In this chapter I will try to show how yoga-based techniques and inner gestures can be used to provide rigour and reliability to research on inner states and processes. The idea of doing so is not new. In the very first issue of the Journal of Consciousness Studies, for example, its editors argued that it should be possible to make use of the techniques developed in the various spiritual traditions to create more sophisticated forms of introspection.1 Strange enough, this suggestion has hardly been followed up upon, not even in JCS itself. While there is a considerable amount of research in which yoga and meditation, for example, are used to provide some form of physical or psychological comfort or well-being, there is hardly any research in which they are used directly to provide psychological insight. This is remarkable because in the culture of origin, yoga2 and meditation are not taken up only for the sake of peace and happiness, but also, and often primarily, for the sake of knowledge.
One of the things that stands in the way of taking yoga seriously as a method science can use to study consciousness and the subjective domain is that the very basic understanding of reality and knowledge that underlies science and yoga are quite different. But as I have tried to show in the Introduction's chapters on consciousness, these philosophical problems are by themselves not unsurmountable. As Sri Aurobindo has shown, it is quite well possible to develop a consciousness-centred understanding of reality that offers a solid foundation for yoga-based research in psychology and the human sciences, without getting in the way of the hard sciences.3
In the present text I will look from a more simple, pragmatic and operational perspective, at the question how yoga can help to make research in the subjective domain more reliable and effective. I hope to show that on this more down-to-earth level, the pursuits of knowledge in yoga and the hard sciences don't differ as much as one might think at first sight: there are many similarities in the basic processes by which both systems safeguard the reliability and integrity of their different types of knowledge, and the fundamental differences, which no doubt also exist, can actually be exploited to arrive at more comprehensive, profound and many-sided forms of psychological knowledge.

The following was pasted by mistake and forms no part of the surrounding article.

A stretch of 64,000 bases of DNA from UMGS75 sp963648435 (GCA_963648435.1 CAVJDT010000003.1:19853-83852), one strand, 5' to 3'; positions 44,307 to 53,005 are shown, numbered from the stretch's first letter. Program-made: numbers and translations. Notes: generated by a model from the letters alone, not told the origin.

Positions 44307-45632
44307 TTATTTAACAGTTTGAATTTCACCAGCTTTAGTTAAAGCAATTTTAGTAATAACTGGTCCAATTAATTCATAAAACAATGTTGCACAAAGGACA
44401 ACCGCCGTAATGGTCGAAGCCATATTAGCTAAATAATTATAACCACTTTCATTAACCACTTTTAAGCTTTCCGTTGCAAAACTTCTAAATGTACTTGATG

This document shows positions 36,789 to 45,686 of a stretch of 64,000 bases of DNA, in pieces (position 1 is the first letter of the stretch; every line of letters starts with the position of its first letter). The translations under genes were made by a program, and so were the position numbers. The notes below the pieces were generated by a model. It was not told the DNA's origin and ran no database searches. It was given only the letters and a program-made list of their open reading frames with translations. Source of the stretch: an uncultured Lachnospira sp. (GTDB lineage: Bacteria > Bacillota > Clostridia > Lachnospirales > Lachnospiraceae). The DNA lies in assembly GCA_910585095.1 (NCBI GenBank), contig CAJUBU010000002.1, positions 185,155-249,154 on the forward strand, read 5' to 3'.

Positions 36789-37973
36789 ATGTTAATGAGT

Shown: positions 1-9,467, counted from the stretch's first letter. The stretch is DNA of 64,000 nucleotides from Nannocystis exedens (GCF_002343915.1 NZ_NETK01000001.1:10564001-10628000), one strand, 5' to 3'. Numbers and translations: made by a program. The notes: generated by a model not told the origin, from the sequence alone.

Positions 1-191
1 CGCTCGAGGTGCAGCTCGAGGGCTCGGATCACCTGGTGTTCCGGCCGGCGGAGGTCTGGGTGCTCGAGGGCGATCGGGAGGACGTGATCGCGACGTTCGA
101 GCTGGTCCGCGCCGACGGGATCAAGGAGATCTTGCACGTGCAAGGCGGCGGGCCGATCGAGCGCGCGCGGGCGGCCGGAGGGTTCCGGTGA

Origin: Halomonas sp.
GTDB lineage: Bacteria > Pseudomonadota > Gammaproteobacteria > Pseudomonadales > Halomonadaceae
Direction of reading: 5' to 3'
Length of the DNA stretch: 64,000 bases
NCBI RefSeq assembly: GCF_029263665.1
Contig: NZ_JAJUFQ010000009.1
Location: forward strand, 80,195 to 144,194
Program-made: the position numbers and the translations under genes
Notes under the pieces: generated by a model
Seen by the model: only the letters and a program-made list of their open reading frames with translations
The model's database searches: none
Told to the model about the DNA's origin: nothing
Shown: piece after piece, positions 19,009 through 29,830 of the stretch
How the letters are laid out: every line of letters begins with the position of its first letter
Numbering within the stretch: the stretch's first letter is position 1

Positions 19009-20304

I will try to support this proposition here in six further steps. In section 2, I'll try to show to what extent subjective and objective studies can both be conducted with the same intellectual rectitude and rigour. In section 3, I will compare research in psychology to research in medicine and astronomy, in order to show what kind of research is actually missing in psychology, and where yoga could help. In section 4, I will indicate some of the problems encountered by subjective research, and in section 5, I will give a short outline of one of the clever and logically coherent ways by which the Indian tradition has managed to overcome them. In section 6 I will then discuss some common objections against the form of subjective research I've suggested, and finally, in section 7, I will say a few words on the different ways yoga-based knowledge can be shared.
1. E.g. in the editorial introduction to the very first issue of the Journal of Consciousness Studies (1994, Vol. 1, No. 1, p.8)
2. With yoga I do not mean the form of yoga most popular in the West, "hathayoga", nor the darshana (school of philosophy) of the same name, nor Patanjali's rajayoga. I'm using the word "yoga" here in its older and most general sense in which it means the entire group of spiritual paths developed in India to attain knowledge of the Self, liberation from ego, and transformation of one's nature. The Indian civilisation has produced a staggering variety of different paths and which path is most suitable for which individual is a rather complex issue. While each of these paths is likely to have something special to contribute, for the development of a new foundation for psychology, Sri Aurobindo's "Integral Yoga" stands out by the depth and integrality of its psychological understanding.